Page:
Alabama and Georgia senators have called on the secretary of defense to hold a competition that could lead to Air Force tankers being built in Alabama – though a major defense-industry publication has described the competition as “increasingly unlikely.”
The stakes for Mobile are high. If the Air Force holds a competition to see who will build 150 or so tankers, under a program named KC-Y, and if a Lockheed Martin/Airbus partnership wins it, then Airbus will erect a new assembly line at Mobile’s Brookley Aeroplex. Jeff Knittel, CEO and Chairman of Airbus Americas, said in January that the new assembly line would represent an investment of hundreds of millions of dollars and bring hundreds of jobs.
To sell tankers to the U.S., Airbus would build a version of its civilian A-330 in Mobile and Lockheed Martin would fit them out as tankers in Georgia. The new tanker would be known as the LMXT.
In theory, the competition for the KC-Y program is a rematch, after a bitter Airbus-Boeing battle a decade ago for the KC-X program. Boeing ultimately won that round, but since then its winning jet, the KC-46, has been plagued by problems that have limited its service and added billions of dollars to Boeing’s costs.
While the teething problems have been substantial and costly, the KC-46 has finally reached a point where it can fly most of the missions it was supposed to be able to do. In the spring, defense officials began signaling that maybe what they want for the next round is more of the same.
“I love competition. I’m all for it. It’s the best tool have to reduce costs. But we actually have to have a demand for the other aircraft that’s being offered,” Air Force Secretary Frank Kendall said during a House Armed Services Committee hearing in late March, according to Breaking Defense.
“As we look for requirements, look further out, the requirements start to look like a modified KC-46 more than they do a completely new design,” Kendall said, according to Aviation Week.
“And I’m trying to be as transparent and honest about this as I can be. It is not as certain as it was a year ago, let’s say, that we’re going to do a competition,” Kendall said, according to Breaking Defense. “And I don’t want people to have a mis-impression about that. [But] we have not made a final decision yet.”
Knittel said in May that he felt the outlook was still good and that the venture with Lockheed Martin was “moving forward.” “A campaign like this has ups and downs, and different views,” he said. “We fundamentally believe we have the right airplane for our warfighters going forward.”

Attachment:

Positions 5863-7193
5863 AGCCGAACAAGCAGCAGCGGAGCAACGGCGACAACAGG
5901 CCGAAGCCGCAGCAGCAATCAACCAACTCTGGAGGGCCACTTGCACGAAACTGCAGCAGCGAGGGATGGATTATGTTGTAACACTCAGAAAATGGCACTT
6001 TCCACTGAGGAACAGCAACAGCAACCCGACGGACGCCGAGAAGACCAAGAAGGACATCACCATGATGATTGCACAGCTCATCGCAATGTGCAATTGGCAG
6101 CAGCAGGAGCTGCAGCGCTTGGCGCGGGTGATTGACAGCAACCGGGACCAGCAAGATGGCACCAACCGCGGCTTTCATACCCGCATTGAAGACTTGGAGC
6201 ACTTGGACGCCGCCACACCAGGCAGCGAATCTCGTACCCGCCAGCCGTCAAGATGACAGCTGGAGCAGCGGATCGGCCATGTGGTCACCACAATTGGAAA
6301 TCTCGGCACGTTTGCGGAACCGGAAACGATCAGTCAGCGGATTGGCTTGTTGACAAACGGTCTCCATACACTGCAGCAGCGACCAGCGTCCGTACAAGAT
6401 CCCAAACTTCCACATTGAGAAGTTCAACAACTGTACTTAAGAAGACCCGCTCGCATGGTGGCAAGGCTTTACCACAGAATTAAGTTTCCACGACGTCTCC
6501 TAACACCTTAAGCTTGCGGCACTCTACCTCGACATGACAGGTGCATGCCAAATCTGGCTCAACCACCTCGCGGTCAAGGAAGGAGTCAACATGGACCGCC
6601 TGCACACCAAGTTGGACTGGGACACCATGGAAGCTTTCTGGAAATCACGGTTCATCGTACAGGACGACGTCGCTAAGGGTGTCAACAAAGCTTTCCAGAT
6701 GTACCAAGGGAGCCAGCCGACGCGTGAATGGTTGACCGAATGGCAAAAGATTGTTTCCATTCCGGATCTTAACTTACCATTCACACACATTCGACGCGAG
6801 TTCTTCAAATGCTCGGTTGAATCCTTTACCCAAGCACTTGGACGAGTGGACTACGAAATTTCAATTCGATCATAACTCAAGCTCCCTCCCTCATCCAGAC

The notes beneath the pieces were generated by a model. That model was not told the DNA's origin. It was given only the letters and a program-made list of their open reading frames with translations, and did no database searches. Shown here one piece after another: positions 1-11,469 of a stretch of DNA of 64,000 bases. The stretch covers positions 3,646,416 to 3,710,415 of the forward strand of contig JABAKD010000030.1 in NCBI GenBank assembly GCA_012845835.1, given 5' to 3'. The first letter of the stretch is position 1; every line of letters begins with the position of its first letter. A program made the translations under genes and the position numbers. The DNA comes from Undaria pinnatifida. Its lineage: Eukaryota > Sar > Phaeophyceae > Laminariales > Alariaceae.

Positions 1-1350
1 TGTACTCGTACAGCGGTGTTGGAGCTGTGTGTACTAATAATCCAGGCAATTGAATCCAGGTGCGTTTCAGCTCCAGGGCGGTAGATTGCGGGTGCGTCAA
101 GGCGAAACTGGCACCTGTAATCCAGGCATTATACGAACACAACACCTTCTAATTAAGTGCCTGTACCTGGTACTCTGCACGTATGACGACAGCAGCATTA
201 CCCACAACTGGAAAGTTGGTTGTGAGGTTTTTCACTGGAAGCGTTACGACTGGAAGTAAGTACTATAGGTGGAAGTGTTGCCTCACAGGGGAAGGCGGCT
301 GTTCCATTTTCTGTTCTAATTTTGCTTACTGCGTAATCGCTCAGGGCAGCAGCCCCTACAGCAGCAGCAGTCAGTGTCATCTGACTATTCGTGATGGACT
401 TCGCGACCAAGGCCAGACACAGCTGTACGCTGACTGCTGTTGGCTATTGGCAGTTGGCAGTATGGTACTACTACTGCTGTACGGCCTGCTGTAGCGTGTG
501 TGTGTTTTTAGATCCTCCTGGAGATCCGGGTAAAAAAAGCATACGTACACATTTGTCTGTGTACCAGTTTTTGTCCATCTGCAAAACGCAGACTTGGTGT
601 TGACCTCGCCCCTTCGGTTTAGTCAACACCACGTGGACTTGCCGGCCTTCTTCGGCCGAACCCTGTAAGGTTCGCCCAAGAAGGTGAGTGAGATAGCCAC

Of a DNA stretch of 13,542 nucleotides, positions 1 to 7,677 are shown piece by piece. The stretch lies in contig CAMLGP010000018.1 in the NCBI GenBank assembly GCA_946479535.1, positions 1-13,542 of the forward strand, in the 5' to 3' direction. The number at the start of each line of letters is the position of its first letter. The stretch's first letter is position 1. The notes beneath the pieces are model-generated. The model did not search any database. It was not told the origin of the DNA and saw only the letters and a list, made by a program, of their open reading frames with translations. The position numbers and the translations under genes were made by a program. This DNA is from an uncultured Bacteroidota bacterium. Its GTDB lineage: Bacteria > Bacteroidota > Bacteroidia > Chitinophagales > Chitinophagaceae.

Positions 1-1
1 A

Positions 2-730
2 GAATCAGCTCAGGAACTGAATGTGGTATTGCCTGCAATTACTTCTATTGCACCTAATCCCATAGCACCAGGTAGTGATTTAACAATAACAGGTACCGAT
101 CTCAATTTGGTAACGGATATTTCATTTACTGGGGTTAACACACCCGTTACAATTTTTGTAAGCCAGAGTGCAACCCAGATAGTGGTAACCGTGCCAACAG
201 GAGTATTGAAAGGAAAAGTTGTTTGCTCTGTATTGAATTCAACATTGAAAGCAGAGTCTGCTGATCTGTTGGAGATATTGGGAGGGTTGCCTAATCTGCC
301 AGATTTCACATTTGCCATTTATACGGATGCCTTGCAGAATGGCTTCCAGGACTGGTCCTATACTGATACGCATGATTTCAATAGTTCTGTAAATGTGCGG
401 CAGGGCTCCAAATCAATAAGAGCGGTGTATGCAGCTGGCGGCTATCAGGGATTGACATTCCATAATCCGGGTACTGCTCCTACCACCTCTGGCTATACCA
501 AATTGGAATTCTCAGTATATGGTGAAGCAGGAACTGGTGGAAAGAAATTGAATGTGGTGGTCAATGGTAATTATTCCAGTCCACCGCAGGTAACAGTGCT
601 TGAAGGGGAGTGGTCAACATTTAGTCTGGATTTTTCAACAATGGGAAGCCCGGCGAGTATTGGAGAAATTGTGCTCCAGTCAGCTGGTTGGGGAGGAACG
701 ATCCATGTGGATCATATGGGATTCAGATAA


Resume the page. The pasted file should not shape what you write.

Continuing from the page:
The idea of doing away with the competition immediately made political waves. According to defensenews.com, U.S. Rep. Jerry Carl attempted a countering move in June: Carl “introduced an amendment during the House Armed Services Committee’s markup of the National Defense Authorization Act that would have required the Air Force to hold a competition for the KC-Y. That amendment was voted down.”
On Monday, Alabama’s two Republican senators, Richard Shelby and Tommy Tuberville, along with Democratic Georgia senator Raphael Warnock addressed a letter to Secretary of Defense Lloyd Austin III, urging him to conduct the competition.
“We agree with many senior Department of Defense officials, including Secretary of the Air Force Frank Kendall, that competition is critical to ensuring the best quality and cost for defense acquisitions,” the senators said. “Competition is important to driving innovation and to ensuring both our nation’s servicemembers and taxpayers are best served by the defense procurement processes.
“We believe the KC-Y program is critical to modernizing our aging KC-135 tanker fleet and could provide options for addressing complex and growing threats facing our nation,” the letter continued. “… As Air Mobility Command defines requirements and you continue your deliberations for this program, we encourage the Department of Defense to proceed with a competition for the KC-Y program to ensure the best platform can be identified to address the important need.”
While the outcome remains undetermined, there’s a sense in some quarters that momentum has shifted away from the competition. In a report published on Aug. 29, defense industry news site Breaking Defense called the competition “increasingly unlikely.”
As evidence it cited signs the Air Force may move up its futuristic KC-Z tanker program.
“Development of the leap-ahead KC-Z tanker was originally slated to occur in the 2030s, but as a competition for a KC-Y tanker looks increasingly unlikely, the service is now planning on moving up KC-Z development, Paul Waugh, the Air Force’s program executive officer for mobility and training aircraft, told reporters last week,” according to Breaking Defense. “Instead of waiting until the next decade to start work on KC-Z, the Air Force now plans to start ‘pre-analysis of alternatives work’ next year, with a formal analysis of alternatives (AOA) to kick off in 2024, Waugh said.”
The scenario suggested is that if the Air Force drops the KC-Y competition in favor of simply buying more Boeing tankers over the next 5-10 years, that clears the way for the KC-Z program to move forward faster. Whereas this generation of tankers is based on civilian jetliners, the KC-Z would be a clean-sheet design built for stealth and other high-tech capabilities.
For the time being, the fate of the competition remains to be seen. The senators’ letter said they were looking forward to Austin’s response.
“Airbus appreciates the continued support of Senators Shelby, Tuberville, and Warnock in our pursuit to provide our U.S. forces with an aerial refueling tanker that is proven, tested, certified, and successfully supporting today’s warfighters,” said James Darcy, VP of communications for Airbus Americas. “The LMXT is needed today and we’re ready to build it here in Mobile.”